Phase 2 : Connecting a camera to provide a live video stream to the on-line student. A secured internet camera will be set up in the lab with adequate lighting to allow the student to watch the experiment in real time. The student will be able control the camera (zoom in and out, rotate, pan back and forth, etc.) to see different aspects of the experiment. For example, the student could look at the meter to see how much electrical power is consumed by pump, and then change the view to look at the angular setting of a valve. The student would then be able to control the hardware and visually monitor the experiment.

Phase 3: A robot in the lab to be controlled on- line by the remote student. This robot, known as“e-student,” would serve as a friend on campus to help set up and run experiments that are more sophisticated. The “e-student” will provide additional access that is beyond the capabilities of LabVIEW. The “e-student” will perform simple tasks such as starting and stopping an experiment, or more complicated tasks such as moving tools from one place to another. It can be extended to more elaborate tasks such as placing an object at different locations on a track, or inserting resistors and capacitors into a breadboard.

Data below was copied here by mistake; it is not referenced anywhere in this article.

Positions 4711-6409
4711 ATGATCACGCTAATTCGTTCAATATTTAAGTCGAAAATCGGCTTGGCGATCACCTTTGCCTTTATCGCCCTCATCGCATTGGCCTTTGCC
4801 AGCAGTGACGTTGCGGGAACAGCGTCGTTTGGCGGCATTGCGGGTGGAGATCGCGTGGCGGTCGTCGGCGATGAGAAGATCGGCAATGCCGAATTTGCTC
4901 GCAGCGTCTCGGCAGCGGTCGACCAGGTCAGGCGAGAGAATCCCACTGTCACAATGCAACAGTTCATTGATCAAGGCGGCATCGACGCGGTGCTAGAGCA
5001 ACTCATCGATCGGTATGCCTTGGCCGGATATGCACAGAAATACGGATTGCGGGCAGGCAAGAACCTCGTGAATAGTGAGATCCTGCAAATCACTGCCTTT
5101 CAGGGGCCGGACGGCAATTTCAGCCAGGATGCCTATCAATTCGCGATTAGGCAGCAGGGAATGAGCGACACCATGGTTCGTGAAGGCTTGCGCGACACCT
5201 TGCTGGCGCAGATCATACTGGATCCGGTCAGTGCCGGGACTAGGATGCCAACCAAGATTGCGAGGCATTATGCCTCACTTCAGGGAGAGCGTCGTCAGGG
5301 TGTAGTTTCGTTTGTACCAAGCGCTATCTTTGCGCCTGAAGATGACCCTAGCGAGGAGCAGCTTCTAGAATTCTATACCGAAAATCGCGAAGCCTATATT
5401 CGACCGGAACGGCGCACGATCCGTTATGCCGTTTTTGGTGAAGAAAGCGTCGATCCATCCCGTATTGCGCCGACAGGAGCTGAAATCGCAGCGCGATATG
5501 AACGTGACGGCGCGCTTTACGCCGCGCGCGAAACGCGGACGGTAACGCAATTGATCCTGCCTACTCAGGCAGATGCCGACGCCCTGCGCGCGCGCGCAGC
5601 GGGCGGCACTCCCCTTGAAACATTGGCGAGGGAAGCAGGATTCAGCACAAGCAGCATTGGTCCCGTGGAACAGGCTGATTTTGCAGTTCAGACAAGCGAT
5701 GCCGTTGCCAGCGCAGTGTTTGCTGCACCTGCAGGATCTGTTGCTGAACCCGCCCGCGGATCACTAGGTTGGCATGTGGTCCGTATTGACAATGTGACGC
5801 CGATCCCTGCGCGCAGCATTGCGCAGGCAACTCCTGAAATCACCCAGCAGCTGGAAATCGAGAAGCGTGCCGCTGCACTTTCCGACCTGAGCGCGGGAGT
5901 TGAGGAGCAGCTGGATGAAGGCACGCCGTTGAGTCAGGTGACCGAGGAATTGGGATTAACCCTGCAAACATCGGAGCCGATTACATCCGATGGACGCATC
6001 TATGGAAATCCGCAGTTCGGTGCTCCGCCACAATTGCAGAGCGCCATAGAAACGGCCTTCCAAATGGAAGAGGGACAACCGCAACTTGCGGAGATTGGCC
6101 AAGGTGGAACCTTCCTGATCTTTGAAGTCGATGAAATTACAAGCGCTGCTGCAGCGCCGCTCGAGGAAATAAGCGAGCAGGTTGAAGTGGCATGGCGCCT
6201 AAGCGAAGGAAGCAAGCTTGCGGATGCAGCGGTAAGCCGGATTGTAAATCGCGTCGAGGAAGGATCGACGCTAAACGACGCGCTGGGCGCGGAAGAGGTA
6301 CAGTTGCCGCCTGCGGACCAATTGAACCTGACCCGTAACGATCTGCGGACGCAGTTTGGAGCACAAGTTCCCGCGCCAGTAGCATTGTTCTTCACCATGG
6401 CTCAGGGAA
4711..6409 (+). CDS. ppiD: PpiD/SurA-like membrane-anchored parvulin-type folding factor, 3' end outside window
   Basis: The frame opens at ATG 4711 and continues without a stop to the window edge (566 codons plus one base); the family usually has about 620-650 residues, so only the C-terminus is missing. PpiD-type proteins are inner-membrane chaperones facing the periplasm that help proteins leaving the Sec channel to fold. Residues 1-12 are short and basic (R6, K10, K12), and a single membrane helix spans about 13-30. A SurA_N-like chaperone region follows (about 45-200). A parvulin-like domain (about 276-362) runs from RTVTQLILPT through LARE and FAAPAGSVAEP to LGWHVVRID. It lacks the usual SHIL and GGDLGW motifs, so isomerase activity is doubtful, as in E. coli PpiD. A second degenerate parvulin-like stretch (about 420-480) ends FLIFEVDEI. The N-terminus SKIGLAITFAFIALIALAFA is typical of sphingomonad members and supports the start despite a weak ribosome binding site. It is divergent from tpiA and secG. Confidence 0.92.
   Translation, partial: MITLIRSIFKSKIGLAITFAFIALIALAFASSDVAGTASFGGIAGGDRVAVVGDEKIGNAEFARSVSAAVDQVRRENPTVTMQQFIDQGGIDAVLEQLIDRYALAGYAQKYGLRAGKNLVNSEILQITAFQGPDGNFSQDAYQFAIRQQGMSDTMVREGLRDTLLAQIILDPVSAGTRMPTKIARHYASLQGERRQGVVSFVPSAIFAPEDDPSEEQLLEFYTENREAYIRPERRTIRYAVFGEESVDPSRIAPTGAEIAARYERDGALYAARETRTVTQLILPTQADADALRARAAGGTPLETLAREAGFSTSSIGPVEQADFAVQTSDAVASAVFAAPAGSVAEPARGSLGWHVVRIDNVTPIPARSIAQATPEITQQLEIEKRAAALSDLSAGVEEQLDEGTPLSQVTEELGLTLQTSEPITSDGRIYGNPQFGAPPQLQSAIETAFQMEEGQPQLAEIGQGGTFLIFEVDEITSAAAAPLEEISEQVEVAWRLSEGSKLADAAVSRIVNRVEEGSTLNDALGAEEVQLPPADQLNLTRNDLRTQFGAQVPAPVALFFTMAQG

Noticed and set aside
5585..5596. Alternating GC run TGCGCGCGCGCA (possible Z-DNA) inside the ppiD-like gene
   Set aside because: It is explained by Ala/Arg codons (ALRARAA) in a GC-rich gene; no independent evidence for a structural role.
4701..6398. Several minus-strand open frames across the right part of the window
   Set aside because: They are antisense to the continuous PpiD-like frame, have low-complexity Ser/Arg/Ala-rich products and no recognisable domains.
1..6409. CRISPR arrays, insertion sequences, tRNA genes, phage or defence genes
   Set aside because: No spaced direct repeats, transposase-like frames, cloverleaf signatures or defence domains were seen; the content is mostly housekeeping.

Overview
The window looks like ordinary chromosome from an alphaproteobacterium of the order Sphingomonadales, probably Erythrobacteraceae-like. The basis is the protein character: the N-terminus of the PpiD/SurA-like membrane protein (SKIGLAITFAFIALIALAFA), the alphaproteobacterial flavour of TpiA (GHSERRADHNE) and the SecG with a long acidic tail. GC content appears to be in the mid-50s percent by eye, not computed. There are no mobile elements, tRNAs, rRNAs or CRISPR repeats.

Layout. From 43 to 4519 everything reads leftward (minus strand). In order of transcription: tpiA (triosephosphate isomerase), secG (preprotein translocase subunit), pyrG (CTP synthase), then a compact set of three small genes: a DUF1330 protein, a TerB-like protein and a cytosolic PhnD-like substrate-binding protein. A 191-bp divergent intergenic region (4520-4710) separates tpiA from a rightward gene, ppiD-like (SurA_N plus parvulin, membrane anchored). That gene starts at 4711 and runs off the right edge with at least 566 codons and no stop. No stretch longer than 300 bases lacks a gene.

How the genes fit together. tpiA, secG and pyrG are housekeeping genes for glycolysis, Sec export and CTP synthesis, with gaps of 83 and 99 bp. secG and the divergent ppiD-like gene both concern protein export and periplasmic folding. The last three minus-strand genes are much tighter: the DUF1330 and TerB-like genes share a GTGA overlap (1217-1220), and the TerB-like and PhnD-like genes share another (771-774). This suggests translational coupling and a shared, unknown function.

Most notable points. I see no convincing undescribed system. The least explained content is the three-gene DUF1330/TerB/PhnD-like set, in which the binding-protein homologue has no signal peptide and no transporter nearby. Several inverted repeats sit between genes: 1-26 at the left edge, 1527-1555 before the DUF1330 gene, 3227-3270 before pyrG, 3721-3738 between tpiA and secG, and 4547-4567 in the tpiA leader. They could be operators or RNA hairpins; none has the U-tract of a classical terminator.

The combined use of LabVIEW, the camera, and “e-student” will provide a range of options for on-line students. The results of this project will be utilized to expand capabilities into a wide range of different experiments accessible remotely at any time.

Project Outcome:

Have applied for additional IITG funds to extend this project. Have received campus funds to support this project.

Project Outcome Report